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Vaccines have virtually eliminated many diseases, but public concerns about their safety could undermine future public health initiatives.
To determine Canadians' attitudes and knowledge about vaccines, particularly in view of increasing public concern about bioterrorism and the possible need for emergency immunizations after weaponized anthrax incidents and the events of September 11, 2001.
A 20-question survey based on well-researched dimensions of vaccine responsiveness was telephone-administered to a random sample of N = 1330 adult Canadians in January, 2002.
1057 (79.5%) completed the survey. Respondents perceived vaccines to be highly effective and demonstrated considerable support for further vaccine research. However, results also indicate a lack of knowledge about vaccines and uncertainty regarding the safety.
Support for vaccines is broad but shallow. While Canadians hold generally positive attitudes about vaccines, support could be undermined by widely publicized adverse events. Better public education is required to maintain support for future public health initiatives.
Immunization against infectious disease has probably saved more lives than any other public health intervention, apart from the provision of clean water . Vaccination programs are among the most effective public health initiatives undertaken, credited with eliminating small pox, virtually eliminating polio and substantially reducing the illness burden of infectious diseases such as diphtheria, pertussis, and measles . Vaccine technology has recently been profiled in the international press with emphasis on research aimed at new vaccines for Human Immunodeficiency Virus (HIV) and cancer [2,3]. Terrorist threats have also focused attention on anthrax and smallpox vaccines as one means of public protection against bioterrorism [4,5].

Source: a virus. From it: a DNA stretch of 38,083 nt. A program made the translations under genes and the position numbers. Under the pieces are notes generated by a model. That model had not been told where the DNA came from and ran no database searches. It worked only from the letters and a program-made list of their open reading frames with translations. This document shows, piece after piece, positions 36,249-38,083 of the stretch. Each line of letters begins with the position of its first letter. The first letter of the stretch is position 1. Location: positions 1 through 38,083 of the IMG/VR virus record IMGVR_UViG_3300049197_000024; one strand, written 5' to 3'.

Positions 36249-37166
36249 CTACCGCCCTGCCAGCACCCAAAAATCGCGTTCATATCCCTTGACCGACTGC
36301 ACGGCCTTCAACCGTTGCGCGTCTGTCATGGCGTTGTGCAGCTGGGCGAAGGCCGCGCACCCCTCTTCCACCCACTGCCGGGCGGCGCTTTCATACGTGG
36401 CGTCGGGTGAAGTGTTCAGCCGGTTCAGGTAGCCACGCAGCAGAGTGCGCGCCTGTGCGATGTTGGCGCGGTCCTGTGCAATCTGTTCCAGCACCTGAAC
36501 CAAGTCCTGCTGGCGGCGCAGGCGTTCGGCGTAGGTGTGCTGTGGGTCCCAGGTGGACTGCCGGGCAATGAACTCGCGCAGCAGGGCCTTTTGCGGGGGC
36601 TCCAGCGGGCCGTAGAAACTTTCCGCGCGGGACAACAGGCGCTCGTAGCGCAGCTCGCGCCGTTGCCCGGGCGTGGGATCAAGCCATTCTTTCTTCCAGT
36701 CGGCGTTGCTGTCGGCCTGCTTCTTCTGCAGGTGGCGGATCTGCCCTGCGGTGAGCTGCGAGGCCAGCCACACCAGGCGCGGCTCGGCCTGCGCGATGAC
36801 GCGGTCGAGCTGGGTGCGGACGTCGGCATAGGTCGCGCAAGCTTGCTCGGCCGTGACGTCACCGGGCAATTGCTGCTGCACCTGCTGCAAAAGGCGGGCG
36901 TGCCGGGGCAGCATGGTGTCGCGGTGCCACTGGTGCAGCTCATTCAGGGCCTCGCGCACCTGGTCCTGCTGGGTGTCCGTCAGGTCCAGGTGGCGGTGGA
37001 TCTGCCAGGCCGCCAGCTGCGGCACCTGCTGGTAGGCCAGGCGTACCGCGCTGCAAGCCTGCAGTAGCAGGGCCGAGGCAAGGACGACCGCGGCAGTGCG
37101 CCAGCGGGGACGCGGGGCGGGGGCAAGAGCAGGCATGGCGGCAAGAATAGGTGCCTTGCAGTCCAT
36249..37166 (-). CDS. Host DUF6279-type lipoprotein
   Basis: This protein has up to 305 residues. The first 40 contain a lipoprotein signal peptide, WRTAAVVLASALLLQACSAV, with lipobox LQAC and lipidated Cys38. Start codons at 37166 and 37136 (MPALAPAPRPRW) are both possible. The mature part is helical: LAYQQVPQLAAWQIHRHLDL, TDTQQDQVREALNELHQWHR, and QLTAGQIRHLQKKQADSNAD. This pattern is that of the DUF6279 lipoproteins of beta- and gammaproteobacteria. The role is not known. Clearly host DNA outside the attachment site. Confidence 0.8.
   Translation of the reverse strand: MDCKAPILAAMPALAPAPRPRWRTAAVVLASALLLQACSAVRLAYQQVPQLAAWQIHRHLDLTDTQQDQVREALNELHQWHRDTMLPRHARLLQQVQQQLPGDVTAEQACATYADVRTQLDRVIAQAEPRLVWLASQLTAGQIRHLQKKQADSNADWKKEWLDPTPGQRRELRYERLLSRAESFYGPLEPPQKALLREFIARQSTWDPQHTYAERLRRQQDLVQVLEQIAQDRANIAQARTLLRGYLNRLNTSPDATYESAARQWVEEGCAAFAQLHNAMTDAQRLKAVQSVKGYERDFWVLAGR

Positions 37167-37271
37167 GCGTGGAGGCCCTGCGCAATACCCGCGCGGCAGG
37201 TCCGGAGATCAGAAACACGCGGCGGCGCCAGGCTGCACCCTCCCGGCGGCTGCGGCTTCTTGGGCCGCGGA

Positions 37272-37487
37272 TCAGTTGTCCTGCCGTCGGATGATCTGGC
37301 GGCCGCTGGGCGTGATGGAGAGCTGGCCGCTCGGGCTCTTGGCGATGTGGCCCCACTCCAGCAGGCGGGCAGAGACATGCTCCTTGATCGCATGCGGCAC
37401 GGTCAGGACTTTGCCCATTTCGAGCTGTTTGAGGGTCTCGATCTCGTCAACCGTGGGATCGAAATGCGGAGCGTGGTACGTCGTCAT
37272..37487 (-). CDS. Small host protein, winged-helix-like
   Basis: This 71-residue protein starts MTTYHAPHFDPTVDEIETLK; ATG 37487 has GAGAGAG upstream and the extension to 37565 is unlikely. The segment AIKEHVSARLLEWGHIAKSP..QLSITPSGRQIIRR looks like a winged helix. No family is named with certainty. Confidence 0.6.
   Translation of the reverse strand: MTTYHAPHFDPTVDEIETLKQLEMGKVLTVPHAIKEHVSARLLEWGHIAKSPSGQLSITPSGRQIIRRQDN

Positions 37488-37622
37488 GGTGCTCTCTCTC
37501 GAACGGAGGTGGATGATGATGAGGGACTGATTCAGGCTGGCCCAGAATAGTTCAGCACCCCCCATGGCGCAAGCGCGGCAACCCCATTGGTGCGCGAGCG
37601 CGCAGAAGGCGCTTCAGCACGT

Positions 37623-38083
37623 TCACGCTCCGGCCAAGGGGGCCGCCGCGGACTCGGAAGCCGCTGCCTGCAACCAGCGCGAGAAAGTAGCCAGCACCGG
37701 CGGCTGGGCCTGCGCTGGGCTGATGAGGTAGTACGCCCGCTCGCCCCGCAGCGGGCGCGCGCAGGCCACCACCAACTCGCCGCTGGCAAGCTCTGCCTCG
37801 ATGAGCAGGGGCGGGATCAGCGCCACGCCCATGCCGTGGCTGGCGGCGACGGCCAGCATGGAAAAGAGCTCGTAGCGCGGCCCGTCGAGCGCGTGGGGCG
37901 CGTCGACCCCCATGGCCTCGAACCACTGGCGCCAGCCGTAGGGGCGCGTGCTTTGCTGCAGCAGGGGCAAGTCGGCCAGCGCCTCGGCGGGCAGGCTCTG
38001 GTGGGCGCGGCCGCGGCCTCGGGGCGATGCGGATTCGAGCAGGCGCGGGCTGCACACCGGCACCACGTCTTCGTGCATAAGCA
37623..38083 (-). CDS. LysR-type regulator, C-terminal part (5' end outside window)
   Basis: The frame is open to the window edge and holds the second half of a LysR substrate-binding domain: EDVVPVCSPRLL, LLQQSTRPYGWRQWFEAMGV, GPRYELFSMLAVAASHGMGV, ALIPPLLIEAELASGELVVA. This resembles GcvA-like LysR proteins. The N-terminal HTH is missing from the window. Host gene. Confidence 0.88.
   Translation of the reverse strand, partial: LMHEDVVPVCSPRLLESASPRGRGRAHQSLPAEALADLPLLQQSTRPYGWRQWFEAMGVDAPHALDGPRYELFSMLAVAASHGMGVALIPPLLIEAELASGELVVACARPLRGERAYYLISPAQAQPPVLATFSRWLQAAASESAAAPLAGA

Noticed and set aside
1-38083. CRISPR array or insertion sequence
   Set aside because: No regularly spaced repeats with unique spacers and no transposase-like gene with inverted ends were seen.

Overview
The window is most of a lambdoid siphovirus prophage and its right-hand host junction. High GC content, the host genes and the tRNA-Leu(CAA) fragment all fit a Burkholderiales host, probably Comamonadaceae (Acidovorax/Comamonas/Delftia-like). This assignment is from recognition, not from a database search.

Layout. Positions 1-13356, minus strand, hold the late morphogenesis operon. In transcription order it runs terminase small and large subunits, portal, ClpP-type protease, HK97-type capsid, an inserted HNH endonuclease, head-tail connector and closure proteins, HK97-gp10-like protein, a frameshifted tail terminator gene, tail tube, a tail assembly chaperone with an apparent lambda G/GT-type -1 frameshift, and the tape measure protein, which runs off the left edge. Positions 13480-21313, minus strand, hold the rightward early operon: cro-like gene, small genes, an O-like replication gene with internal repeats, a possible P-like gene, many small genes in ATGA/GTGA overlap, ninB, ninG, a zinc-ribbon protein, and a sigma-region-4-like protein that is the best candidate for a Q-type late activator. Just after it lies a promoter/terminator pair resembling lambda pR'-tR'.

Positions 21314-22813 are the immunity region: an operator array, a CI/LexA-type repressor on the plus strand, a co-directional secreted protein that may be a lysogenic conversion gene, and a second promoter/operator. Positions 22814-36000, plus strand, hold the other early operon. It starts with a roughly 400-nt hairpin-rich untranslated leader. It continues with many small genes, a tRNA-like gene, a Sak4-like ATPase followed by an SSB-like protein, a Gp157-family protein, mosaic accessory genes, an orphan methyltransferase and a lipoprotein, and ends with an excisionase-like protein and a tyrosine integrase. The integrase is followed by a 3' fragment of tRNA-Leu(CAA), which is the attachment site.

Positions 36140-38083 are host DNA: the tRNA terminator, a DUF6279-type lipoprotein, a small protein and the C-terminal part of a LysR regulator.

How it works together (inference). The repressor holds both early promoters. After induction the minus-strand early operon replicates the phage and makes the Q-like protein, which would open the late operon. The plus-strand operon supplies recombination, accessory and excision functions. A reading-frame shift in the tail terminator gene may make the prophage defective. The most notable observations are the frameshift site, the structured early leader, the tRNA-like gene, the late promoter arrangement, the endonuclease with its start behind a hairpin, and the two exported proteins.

While vaccines have provided benefits, the effectiveness of new and existing programs depends on the acceptance of the public, which is increasingly challenged by concerns about safety, particularly given possible findings linking multiple sclerosis and the hepatitis B vaccine, and allegations of linkage between autism and measles, mumps and rubella vaccines [6,7]. While most public health officials and epidemiologists believe these fears to be unfounded, such fears undermine the effectiveness of vaccination programs. To provide an empirical basis for public education efforts, we undertook a national survey to better understand the public's acceptance of current and potential future vaccinations and to explore their attitudes and levels and types of knowledge.